A report from the Commonwealth Fund finds that, although our health care costs have have increased at twice the rate, our gains in life expectancy, over the last 30 years, have lagged behind the 12 other countries in the study. White women fared the worst of all groups.
The usual suspects of obesity, smoking, traffic fatalities, and homicide are not the cause, says the report.
The culprit appears to be attributable to flaws in the overall health care system.
The report points to the role of unregulated fee-for-service payments and our reliance on specialty care as possible drivers of high spending without commensurate gains in life expectancy.
“This study provides stark evidence that the U.S. health care system has been failing Americans for years,” said Commonwealth Fund President Karen Davis. “It is unacceptable that the U.S. obtains so much less than should be expected from its unusually high spending on health care relative to other countries.” The good news is that the Affordable Care Act will take significant steps to improve our health care system and the health of Americans by expanding health insurance, improving primary care, and holding health care organizations accountable for their patients’ overall health and ensuring the coordination of primary care and specialty care to eliminate errors, waste of patients’ time, and wasteful duplication of tests and services.”
The study, by Peter Muennig and Sherry Glied at Columbia University, looked at health spending; behavioral risk factors like obesity and smoking; and 15-year survival rates for men and women ages 45 and 65 in the U.S. and 12 other nations (Australia, Austria, Belgium, Canada, France, Germany, Italy, Japan, the Netherlands, Sweden, Switzerland, and the United Kingdom).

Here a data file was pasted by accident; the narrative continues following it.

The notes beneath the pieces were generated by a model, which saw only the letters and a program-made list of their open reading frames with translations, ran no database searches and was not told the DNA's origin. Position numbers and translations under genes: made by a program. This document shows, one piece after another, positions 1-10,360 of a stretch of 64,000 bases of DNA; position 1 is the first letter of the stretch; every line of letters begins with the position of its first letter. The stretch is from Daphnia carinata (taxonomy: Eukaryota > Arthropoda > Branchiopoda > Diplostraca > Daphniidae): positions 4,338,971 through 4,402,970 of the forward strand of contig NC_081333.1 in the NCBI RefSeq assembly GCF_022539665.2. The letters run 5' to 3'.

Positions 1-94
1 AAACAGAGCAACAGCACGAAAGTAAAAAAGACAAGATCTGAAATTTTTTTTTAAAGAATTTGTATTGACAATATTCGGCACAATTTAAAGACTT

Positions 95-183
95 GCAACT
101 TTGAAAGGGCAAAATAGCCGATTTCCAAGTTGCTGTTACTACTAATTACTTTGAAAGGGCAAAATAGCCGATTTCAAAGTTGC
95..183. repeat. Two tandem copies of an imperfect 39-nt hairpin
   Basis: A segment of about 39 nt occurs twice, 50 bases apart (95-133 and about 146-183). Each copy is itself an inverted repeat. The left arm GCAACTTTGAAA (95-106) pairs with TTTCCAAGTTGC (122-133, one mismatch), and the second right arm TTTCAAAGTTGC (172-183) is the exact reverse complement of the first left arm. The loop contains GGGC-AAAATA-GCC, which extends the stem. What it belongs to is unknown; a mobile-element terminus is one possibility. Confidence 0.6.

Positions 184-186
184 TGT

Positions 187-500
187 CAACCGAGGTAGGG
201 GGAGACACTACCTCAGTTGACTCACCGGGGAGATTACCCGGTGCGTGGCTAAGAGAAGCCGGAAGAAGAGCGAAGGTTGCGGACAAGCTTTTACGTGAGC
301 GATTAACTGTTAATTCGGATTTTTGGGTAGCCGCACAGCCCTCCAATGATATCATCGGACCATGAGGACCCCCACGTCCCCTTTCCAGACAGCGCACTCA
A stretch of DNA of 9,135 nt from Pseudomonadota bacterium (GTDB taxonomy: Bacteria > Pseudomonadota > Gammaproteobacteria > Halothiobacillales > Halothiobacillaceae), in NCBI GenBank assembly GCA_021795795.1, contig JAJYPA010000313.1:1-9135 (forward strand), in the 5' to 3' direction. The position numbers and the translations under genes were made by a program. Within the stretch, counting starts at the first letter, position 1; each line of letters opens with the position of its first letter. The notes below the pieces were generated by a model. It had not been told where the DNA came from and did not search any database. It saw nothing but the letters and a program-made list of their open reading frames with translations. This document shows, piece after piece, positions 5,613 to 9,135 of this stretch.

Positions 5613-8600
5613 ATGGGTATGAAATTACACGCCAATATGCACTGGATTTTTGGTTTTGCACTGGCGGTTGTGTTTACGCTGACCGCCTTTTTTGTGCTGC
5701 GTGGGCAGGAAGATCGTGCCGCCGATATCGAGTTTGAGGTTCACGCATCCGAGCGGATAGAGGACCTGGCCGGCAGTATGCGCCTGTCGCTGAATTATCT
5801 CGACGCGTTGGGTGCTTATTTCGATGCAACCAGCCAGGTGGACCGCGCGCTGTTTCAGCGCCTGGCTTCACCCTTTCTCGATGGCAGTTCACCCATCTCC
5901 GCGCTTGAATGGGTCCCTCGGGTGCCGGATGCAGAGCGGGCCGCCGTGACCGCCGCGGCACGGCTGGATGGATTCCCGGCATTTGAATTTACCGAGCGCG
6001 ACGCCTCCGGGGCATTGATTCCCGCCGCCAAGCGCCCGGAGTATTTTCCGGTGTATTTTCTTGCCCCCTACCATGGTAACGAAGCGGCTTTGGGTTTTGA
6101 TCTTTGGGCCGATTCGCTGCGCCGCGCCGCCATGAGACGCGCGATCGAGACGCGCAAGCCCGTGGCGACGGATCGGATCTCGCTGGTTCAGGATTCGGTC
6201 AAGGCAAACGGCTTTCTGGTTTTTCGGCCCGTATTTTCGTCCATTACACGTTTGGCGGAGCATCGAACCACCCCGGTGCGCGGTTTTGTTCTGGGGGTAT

Key Findings of the study “What Changes in Survival Rates Tell Us About U.S. Health Care.”:
- Even as health care spending per capita has increased in the U.S. over the last three decades, the nation has fallen behind 12 other wealthy nations in 15-year survival for men and women at ages 45 and 65.
- By 2005, 15-year survival rates for 45-year-old white women in the U.S. were lower than in all comparison countries; these rates had not even surpassed 1975 survival rates for Swiss, Swedish, Dutch, or Japanese women.
- U.S. white men ages 45 and 65 experienced declines in their rankings in 15-year survival rates among the comparison countries, but they were not as dramatic as the declines in rankings for women.
- While smoking and obesity are two important behavior-related risk factors, they do not explain the nation’s deteriorating performance. Prevalence of obesity in the U.S. has grown more slowly in the U.S. than in other nations, and smoking prevalence has declined more rapidly.
The Commonwealth Fund